Seventy percent of Australian wedding ceremonies are conducted by civil celebrants, according to the latest data from Australian Bureau of Statistics.
The data, which lists October as the most popular month for Australians to tie the knot, shows marriage is on the increase, with a record numbers exceeding 121,000 marriages per year.
But while marriage numbers have been on the increase for over a decade, the last time religious celebrants officiated more ceremonies than civil celebrants was in the 1990s.
“With church attendance declining, the one time Australians were likely to pass through the church doors was for a wedding, but now just 30 per cent of all weddings are conducted by ministers of religion,” says social researcher Mark McCrindle.
Australia sees an average of 332 weddings per day, with this figure rising to an average of 577 in October, the busiest month of the year, and down to 190 in June, the quietest month of the year.
Rev Bruce Johnson from St Andrew’s Uniting Church in Brisbane says the number of weddings conducted at his church are less than what they have been in the past. Yet they still have non-churchgoers come to be married at St Andrews.
“Some come to St Andrews because there’s some family connection with the church. Some people come because they want a traditional style of wedding in a heritage building.”
“The answers I get include ‘because we like the church building’ and also for many couples there’s some sense that it’s the right thing to do. Some sense that there’s a God somewhere who has something to do with this; there’s a residual sense of religious significance.”
As to the ‘religious’ nature of a wedding service held in a church, Johnson says that he has never had any couples who reject the ‘religious’ elements of the service. “Even those couples with no real church connections still want certain Bible passages they want to use.”
Richard James is the wedding minister at St Thomas’ Anglican Church in North Sydney. He says, to his knowledge, he is the only minister in Australia whose job is to only look after weddings, fully funded by the fees charged to be married at the church ($2500 per couple). He’s kept pretty busy, conducting an average of 65 weddings a year, and over 200 since he took on the role three years ago.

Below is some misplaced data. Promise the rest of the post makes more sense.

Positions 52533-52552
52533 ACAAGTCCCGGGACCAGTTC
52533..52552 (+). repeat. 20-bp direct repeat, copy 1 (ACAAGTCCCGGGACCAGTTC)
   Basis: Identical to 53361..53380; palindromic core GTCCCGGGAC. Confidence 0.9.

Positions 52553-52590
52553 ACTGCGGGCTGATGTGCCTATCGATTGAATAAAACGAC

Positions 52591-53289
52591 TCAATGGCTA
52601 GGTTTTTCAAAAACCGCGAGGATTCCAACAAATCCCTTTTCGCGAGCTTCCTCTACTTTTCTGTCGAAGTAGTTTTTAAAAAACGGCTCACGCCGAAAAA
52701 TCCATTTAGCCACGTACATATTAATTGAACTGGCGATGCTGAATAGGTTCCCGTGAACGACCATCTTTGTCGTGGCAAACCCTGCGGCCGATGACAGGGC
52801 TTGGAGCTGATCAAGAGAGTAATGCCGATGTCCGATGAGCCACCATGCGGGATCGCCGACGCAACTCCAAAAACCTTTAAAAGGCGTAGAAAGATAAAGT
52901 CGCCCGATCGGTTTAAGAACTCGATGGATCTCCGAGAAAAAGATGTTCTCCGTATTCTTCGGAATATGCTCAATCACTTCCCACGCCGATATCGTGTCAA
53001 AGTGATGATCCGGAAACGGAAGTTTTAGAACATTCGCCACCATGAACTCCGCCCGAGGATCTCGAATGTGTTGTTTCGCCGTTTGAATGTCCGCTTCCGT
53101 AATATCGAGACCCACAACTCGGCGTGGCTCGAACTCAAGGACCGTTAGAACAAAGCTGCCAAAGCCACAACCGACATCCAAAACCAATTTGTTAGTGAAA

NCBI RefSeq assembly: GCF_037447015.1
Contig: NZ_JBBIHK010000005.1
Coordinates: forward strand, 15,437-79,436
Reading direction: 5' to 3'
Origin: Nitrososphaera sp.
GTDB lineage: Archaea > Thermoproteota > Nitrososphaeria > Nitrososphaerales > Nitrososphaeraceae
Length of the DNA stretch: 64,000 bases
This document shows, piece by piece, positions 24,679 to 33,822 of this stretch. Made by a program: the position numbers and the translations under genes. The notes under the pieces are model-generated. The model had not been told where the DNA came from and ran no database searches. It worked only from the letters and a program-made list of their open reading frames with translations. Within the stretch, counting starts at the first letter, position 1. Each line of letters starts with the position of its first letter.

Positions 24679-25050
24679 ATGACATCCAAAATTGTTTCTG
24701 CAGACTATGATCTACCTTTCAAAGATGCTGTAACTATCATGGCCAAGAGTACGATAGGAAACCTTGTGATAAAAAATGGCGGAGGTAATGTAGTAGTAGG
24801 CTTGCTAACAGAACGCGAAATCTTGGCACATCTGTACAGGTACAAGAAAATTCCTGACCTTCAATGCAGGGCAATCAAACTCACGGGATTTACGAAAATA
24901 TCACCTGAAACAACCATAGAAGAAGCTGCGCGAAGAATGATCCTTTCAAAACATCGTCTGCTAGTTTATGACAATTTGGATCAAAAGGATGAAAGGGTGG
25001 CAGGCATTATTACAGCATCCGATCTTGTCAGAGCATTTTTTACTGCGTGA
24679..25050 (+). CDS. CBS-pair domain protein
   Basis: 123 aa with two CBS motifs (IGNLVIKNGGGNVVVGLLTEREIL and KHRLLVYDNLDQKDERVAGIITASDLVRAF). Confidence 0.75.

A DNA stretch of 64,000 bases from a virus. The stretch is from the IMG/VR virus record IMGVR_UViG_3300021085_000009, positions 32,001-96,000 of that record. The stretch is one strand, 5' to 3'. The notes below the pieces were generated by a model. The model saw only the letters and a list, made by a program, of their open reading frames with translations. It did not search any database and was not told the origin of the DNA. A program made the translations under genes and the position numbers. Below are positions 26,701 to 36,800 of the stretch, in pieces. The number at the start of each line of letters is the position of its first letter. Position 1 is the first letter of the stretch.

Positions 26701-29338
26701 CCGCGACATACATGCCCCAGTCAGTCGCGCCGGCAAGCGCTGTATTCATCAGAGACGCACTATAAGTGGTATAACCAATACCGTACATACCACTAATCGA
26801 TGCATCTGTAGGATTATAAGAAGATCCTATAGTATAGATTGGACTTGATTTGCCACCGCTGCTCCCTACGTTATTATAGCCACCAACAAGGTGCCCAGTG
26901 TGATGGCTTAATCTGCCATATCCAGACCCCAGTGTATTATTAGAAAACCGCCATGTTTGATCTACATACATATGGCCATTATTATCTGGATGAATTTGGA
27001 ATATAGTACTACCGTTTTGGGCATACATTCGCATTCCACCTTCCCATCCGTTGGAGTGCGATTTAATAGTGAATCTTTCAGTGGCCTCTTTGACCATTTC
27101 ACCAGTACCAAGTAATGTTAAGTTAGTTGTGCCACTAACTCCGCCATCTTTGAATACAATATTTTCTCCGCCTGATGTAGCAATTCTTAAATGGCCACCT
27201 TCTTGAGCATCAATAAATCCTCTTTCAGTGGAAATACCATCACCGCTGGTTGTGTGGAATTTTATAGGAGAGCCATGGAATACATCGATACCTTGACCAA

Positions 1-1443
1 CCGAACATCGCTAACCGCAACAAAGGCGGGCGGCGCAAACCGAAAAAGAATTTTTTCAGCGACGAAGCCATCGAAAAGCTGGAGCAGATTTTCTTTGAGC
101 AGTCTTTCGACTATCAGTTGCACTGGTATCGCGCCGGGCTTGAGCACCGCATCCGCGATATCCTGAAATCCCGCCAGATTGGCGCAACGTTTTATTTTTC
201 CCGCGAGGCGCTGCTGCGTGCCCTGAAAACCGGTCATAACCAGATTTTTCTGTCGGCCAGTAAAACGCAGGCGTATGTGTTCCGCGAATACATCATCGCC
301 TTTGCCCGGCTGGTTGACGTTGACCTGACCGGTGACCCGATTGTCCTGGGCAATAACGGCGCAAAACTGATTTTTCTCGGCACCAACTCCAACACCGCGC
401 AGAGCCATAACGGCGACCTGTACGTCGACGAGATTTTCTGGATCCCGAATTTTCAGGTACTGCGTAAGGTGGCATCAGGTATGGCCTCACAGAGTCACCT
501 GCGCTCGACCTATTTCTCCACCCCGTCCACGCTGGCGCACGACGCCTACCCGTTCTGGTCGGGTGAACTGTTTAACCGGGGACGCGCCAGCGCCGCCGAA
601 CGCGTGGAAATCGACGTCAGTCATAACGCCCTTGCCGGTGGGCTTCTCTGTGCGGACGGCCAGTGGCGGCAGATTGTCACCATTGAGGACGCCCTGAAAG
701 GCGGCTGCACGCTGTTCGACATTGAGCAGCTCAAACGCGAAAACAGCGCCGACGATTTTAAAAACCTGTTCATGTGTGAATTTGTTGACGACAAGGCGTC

Richard says he’s not surprised by the ABS statistics, though he’s still receiving hundreds of requests by non-churchgoers to get married at St Thomas’. In fact, Richard only marries non-Christians. He calls himself a “wedding evangelist.”
“I started this ministry specifically as an outreach to non-churchgoers. So when Christians from other churches call and say they want to get married here, I turn them away. I could have hundreds of Christians getting married here, but if we accommodate them, we’d have no room for the non-Christians.”
Richard argues that church weddings may be decreasing because when they do happen, many churches aren’t doing them properly, nor are they taking advantage of the evangelistic opportunities that arise from often hundreds of guests from outside the church arriving on their doorstep.
“We get 100 guests on average to every wedding we conduct, so with 200 weddings I’ve done in three years, that’s 20,000 people who could hear the gospel if it’s preached at the service,” says Richard.
Richard also believes that churches aren’t making it easy enough for couples to find them when it comes time to look for a ceremony venue.
“I’ve met with lots of churches who have beautiful buildings for weddings, but their websites are hopeless. No one can find them or the information about what’s involved in holding a wedding at their church. One of the reasons people aren’t getting married in churches is that we’re not helping them.”
Being a specifically wedding-oriented minister means Richard is able to spend quality time – up to 40 hours – with each couple he marries. That time includes a five-week (two hours a week) marriage preparation course at his home with Richard and his wife and a six week course that’s been adapted from Christianity explained. He is running another study with six couples who’ve been through his pre-marriage courses and have been keen to learn more about Christianity.
“That’s my plan, to see these couples come to Christ. I’m praying they’ll be reborn.”